[3 ]Centre for Reviews and Dissemination, University of York, York, UK
            [4 ]Division of Public Health, University of Liverpool, Liverpool, UK
            [5 ]Public and Environment Health Research Unit, London School of Hygiene and Tropical Medicine, London, UK
            Author notes
            Correspondence to Clare Bambra, Department of Geography, Wolfson Research Institute, Durham University Queen's Campus, Stockton on Tees TS17 6BH, UK; clare.bambra@ 123456durham.ac.uk
            Journal
            J Epidemiol Community Health
            jech
            jech
            Journal of Epidemiology and Community Health
            BMJ Group (BMA House, Tavistock Square, London, WC1H 9JR )
            0143-005X
            1470-2738
            26 March 2010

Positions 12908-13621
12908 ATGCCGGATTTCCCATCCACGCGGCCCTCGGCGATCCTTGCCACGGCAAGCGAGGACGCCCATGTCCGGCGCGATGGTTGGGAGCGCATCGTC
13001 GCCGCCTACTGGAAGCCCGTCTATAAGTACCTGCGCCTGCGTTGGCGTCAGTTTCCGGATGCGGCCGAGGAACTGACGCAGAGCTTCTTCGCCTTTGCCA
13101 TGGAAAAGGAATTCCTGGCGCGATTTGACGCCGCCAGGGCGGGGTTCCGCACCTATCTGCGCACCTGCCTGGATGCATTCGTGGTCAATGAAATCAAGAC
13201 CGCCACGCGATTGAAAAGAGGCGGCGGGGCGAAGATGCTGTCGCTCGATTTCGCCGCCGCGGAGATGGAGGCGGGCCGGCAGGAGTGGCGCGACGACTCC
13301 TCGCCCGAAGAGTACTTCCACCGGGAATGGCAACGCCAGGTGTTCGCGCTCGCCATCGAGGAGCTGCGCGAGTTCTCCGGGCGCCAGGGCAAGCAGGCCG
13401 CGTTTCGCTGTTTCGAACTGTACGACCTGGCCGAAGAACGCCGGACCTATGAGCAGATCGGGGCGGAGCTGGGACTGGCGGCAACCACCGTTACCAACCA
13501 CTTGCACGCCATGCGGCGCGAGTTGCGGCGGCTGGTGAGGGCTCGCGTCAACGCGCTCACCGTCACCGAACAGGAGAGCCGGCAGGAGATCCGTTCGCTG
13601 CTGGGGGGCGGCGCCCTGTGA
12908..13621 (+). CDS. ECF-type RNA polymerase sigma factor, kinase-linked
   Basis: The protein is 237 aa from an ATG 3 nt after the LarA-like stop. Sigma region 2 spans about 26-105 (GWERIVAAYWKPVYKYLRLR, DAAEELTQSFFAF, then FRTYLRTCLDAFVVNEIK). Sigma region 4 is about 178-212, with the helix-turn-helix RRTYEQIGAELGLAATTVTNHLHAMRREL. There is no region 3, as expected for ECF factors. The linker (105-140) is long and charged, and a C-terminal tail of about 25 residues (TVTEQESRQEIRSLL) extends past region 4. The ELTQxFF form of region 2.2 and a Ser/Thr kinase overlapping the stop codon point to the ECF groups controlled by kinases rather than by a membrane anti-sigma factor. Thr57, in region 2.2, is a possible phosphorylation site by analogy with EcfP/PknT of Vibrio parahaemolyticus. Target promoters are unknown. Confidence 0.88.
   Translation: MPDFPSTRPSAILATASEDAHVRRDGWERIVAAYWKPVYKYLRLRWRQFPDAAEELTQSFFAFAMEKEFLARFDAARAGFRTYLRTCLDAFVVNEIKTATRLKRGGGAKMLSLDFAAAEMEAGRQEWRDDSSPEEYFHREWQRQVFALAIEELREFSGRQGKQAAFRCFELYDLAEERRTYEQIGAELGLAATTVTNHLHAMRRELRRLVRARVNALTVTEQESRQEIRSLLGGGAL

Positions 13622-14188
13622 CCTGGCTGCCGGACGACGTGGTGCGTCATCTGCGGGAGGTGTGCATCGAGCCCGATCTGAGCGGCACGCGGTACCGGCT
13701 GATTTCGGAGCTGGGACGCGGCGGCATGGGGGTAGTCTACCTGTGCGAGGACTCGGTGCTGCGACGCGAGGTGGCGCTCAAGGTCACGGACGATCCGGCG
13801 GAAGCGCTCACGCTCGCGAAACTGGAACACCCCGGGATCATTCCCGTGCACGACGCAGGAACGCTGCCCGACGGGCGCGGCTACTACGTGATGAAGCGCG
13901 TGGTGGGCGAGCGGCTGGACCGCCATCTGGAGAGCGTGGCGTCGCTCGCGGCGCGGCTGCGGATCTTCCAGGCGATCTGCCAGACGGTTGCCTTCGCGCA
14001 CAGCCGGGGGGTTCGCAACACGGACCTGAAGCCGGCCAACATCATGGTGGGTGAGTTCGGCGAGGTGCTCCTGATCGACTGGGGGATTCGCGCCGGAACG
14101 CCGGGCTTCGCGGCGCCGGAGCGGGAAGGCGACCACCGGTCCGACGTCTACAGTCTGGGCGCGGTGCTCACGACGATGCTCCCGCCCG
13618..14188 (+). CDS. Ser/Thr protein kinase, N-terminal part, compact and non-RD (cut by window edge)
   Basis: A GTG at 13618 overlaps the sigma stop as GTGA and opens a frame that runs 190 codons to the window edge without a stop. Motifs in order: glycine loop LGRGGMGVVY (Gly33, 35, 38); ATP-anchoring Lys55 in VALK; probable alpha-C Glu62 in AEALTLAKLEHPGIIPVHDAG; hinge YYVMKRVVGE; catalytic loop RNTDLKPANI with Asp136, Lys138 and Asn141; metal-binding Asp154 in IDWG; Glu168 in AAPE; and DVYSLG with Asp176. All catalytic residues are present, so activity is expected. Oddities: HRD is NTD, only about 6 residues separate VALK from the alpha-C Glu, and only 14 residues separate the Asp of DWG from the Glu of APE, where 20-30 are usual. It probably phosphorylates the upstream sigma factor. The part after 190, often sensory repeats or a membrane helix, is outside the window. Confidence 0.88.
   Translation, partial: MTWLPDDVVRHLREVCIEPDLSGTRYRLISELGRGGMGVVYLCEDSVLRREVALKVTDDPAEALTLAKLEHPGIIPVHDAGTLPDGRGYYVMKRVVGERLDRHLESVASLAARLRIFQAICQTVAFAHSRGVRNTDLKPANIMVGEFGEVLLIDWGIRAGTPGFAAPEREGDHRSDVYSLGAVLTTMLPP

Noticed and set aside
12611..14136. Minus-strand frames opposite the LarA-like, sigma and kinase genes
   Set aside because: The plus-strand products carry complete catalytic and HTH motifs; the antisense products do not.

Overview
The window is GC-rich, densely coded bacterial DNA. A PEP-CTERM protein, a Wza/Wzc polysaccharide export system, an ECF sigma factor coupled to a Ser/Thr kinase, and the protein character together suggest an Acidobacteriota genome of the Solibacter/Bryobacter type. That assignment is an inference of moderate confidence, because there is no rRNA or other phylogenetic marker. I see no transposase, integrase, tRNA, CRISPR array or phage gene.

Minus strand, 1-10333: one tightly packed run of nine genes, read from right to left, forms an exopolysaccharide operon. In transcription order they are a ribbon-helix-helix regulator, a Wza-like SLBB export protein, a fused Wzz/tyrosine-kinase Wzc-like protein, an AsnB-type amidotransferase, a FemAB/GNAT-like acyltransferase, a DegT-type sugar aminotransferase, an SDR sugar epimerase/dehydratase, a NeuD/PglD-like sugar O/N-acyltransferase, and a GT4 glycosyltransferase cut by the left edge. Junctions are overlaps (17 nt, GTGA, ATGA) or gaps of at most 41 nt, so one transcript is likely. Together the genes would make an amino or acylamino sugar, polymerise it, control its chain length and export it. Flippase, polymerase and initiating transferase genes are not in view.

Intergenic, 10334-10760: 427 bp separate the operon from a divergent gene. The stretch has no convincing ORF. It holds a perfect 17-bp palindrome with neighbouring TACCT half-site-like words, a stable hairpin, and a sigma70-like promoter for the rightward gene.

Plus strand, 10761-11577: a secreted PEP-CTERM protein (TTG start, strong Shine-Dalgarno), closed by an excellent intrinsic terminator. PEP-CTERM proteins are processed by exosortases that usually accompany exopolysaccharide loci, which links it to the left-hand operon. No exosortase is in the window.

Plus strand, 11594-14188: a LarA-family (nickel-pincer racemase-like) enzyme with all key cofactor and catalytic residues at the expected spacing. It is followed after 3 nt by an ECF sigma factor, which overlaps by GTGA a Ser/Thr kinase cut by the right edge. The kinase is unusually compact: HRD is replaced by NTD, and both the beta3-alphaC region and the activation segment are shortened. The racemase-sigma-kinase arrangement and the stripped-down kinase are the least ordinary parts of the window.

April 2010
            26 March 2010
            : 64
            : 4
            : 284-291
            2921286
            19692738
            jech082743
            10.1136/jech.2008.082743
            © 2010, Published by the BMJ Publishing Group Limited For permission to use, (where not already granted under a licence) please go to http://group.bmj.com/group/rights-licensing/permissions.

            This is an open-access article distributed under the terms of the Creative Commons Attribution Non-commercial License, which permits use, distribution, and reproduction in any medium, provided the original work is properly cited, the use is non commercial and is otherwise in compliance with the license. See: http://creativecommons.org/licenses/by-nc/2.0/ and http://creativecommons.org/licenses/by-nc/2.0/legalcode.